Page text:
This project explores technologies for visualizing complex datasets to assist information retrieval and understanding. Our particular interest is in biodiversity information, which underlies most pressing environmental and conservation debates but is needed by users without significant content expertise. This project combines information visualization techniques and rapid feedback dynamic query interfaces coupled with an aggressive approach of working with representative users from design through evaluation. Zoomable interfaces will allow users to navigate multiple hierarchies, in order to visually accommodate and understand highly interconnected data.
Discoveries at and across the frontier of science and engineering
Our findings extend our understanding of zooming and integrated searching and browsing as tools for information retrieval. We are adding to knowledge about the behavior of non-content experts and how they can be supported in exploring complex biological databases, even as they gain content-expertise. Our first applications, TaxonTree and DoubleTree, scale up to very large trees (up to 400,000 nodes) through use of a database backend. We contributed sample datasets for an Information Visualization Contest which generated other innovative solutions to the problem of comparing large trees. We are exploring and evaluating different ways to display node-link diagrams and node attributes. This interdisciplinary work provides some of the first findings focused on front-end systems in biodiversity informatics. In particular it targets an expanded user community of non-experts. At the same time, expert biologists will benefit from the ability to visualize and interact with taxonomic and phylogenetic databases.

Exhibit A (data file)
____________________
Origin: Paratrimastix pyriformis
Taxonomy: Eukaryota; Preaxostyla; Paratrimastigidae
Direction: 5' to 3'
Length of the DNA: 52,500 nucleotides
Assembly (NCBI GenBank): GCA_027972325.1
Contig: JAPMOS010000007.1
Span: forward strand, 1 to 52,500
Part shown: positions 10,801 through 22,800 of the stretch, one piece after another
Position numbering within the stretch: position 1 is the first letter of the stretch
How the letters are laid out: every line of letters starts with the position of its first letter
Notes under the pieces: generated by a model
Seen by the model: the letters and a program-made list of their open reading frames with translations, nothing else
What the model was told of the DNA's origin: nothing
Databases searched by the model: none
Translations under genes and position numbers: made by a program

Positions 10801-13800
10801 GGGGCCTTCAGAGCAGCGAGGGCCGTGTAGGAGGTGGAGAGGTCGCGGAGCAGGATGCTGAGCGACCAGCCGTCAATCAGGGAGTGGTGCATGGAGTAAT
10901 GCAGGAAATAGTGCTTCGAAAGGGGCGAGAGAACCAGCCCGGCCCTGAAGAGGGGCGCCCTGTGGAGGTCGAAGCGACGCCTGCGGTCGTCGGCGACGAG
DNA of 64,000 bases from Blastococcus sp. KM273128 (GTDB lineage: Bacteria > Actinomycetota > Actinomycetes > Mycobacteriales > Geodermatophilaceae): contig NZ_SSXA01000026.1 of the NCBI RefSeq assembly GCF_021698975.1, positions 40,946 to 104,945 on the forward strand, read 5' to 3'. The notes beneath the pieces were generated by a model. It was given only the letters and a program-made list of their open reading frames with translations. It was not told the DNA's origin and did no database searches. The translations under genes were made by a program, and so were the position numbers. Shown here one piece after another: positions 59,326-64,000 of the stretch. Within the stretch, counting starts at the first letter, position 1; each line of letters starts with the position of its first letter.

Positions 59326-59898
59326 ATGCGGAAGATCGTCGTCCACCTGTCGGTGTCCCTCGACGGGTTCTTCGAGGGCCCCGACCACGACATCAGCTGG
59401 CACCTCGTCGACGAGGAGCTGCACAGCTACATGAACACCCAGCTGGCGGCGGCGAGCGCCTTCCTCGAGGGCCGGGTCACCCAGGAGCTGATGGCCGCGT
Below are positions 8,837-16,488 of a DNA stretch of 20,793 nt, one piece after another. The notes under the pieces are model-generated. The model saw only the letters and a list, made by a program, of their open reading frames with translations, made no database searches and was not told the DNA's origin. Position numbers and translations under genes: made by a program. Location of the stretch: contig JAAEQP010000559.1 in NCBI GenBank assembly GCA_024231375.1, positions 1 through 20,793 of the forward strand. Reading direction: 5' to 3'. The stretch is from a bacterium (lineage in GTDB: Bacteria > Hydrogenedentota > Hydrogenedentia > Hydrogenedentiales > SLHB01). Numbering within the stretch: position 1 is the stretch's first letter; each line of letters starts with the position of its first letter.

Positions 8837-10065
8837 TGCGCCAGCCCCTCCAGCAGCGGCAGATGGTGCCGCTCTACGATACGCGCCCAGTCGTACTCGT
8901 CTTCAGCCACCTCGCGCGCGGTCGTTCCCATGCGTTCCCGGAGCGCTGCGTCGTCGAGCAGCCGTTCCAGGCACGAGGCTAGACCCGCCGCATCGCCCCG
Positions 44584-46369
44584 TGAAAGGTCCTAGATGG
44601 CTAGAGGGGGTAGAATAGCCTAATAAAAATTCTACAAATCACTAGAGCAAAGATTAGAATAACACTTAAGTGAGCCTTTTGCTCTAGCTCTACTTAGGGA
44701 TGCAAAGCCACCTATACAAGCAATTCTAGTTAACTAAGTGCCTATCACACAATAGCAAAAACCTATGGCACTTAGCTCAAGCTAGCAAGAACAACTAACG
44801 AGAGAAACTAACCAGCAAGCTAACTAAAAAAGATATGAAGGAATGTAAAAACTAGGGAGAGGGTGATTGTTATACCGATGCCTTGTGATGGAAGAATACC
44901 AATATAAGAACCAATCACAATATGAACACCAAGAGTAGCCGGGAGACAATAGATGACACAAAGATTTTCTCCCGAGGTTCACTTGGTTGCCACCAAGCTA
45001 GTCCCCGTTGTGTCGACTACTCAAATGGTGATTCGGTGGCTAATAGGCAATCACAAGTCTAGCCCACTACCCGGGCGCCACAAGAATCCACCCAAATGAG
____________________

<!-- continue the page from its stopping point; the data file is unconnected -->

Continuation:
Connections between discoveries and their use in service to society
Supporting users across content-expertise levels is of vital importance to the global information economy. People in governments and schools and private industry rely on internet resources for decision-making and learning. Specifically, this project represents a new approach for visualizing and reducing biodiversity data complexity so that it can be successfully used across society.
A diverse, globally oriented workforce of scientists and engineers
Other than the PI, all project personnel including one Ph.D. student, two part-time research scientists, one undergraduate researcher, and seven undergraduate design partners have been women.
Improved achievement in mathematics and science skills needed by all
Our tools are expected to support increased understanding of scientific databases and biodiversity data. In addition to its use in a core biology course at University of Maryland, TaxonTree is being adapted for use by the Animal Diversity Web, part of the BioKIDS project (NSF REC 0089283). BioKIDS’ inquiry-based biodiversity curriculum targets 5th and 6th graders in the Detroit Public School System.
Our project goals are to:
1) Develop a searching interface for biodiversity databases targeting domain-novice adults.
2) Build interfaces combining "folk" and "scientific" understanding.
3) Evaluate the developed interfaces and compare them to existing interface models in the biodiversity domain.